At first blush, consolidating the offices of Auditor-Controller and Treasurer-Tax Collector under a single elected leader sounds like a sound plan.
According to a county staff report, it eventually would save taxpayers nearly $325,000 per year, mainly by eliminating an elected department head position. That savings, in and of itself, makes the idea worth exploring.
We believe the county Board of Supervisors was smart to move on to the next steps: a more in-depth staff report and a public hearing.
We’re surprised the two fiscal conservatives on the board — Debbie Arnold and Paul Teixeira — voted against the proposal. Among other issues, Arnold believes the public would be better served by two elected department heads, and Teixiera’s concerns include post-consolidation pay raises proposed for some financial staff.
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We believe it’s too early to dismiss the proposal, especially since staff has spent more than three years developing it. Also, from what we’ve heard, we believe it has a great deal of merit, though some areas do need more scrutiny.
For one, we want some assurance that consolidation would in no way undermine or interfere with the performance of duties assigned to either of these departments.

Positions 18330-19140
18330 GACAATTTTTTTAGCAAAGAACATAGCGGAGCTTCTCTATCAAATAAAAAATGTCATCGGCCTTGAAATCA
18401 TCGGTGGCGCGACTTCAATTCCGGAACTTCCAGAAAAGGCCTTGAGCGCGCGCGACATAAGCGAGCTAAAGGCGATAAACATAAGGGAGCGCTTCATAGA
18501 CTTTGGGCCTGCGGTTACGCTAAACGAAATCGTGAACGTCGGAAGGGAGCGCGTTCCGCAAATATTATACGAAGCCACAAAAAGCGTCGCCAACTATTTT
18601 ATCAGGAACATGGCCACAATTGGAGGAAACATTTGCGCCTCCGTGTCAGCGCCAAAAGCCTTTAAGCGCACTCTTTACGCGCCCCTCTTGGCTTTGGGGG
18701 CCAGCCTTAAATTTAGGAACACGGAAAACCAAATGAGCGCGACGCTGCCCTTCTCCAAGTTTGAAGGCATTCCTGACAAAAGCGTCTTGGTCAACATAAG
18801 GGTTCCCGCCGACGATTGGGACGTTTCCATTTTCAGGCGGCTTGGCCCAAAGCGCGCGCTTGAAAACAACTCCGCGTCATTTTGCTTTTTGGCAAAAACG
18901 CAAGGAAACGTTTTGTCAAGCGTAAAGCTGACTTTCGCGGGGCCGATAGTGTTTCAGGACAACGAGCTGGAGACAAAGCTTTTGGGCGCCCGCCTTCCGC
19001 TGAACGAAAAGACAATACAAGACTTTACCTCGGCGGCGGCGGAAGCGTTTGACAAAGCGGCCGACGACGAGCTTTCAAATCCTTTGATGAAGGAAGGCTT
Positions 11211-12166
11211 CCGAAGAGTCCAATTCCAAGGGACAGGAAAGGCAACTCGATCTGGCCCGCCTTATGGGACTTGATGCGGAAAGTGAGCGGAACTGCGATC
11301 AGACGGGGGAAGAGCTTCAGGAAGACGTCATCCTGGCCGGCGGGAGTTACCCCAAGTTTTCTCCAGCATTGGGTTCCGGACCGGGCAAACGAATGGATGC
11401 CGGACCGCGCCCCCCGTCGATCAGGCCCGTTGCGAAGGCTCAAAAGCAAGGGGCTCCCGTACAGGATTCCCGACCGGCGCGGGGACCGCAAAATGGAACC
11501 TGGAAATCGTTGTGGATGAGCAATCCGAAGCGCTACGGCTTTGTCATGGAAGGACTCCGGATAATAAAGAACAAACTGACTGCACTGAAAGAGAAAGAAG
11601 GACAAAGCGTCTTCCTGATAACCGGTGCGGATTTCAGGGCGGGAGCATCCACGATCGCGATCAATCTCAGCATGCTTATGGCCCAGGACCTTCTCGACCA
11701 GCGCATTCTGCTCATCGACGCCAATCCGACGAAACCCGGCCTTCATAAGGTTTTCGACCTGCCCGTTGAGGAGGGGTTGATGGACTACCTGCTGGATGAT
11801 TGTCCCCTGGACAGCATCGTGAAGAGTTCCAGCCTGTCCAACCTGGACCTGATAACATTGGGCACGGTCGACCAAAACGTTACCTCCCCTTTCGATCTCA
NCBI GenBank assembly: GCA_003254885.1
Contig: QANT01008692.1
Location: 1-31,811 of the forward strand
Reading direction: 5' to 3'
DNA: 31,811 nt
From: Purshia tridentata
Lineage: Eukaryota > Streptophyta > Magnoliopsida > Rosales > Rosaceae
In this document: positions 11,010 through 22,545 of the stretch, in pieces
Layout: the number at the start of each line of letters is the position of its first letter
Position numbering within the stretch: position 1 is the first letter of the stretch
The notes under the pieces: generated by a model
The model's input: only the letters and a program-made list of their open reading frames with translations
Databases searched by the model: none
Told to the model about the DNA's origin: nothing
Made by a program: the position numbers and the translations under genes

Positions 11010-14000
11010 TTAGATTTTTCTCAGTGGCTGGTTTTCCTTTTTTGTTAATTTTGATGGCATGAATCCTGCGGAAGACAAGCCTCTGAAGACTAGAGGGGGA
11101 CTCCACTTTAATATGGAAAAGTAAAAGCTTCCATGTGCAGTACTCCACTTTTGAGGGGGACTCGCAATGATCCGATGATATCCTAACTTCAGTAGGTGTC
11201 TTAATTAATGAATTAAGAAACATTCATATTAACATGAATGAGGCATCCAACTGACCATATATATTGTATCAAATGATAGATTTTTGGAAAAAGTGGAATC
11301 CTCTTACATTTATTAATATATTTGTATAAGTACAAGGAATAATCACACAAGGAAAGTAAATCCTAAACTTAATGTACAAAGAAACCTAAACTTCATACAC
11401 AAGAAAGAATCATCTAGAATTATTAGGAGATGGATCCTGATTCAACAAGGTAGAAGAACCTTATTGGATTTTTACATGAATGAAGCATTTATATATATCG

We also would like more information about the experiences of other counties that consolidated their financial departments.
And we, too, would like a further explanation of why pay raises of 8 percent — 5 percent the first year and 3 percent the following year — have been proposed for five management employees if the consolidation occurs.
That said, we do see clear advantages to the plan.
As county Supervisor Frank Mecham mentioned, it would provide more opportunities to cross-train staff — making it easier to cover employee absences and to handle increased workloads during tax time and other busy periods.
It also would avoid duplication of efforts by combining similar work performed by the two departments, and it’s expected to improve customer service by increasing the number of staff members available to answer questions and by consolidating several financial-related services in one location.
We also believe it could boost the visibility of the office and generate more interest among voters at election time.
We should point out, too, that this is a good time to make the change, since the position of Treasurer/Tax Collector is vacant on account of the retirement of Frank Freitas.
Bottom line: While we’re not prepared to endorse the plan at this point, we believe the county is on the right track in looking for ways to streamline government.
If consolidation of the Auditor-Controller and Treasurer-Tax Collector can indeed save money and improve efficiency — without compromising service — we will enthusiastically support it.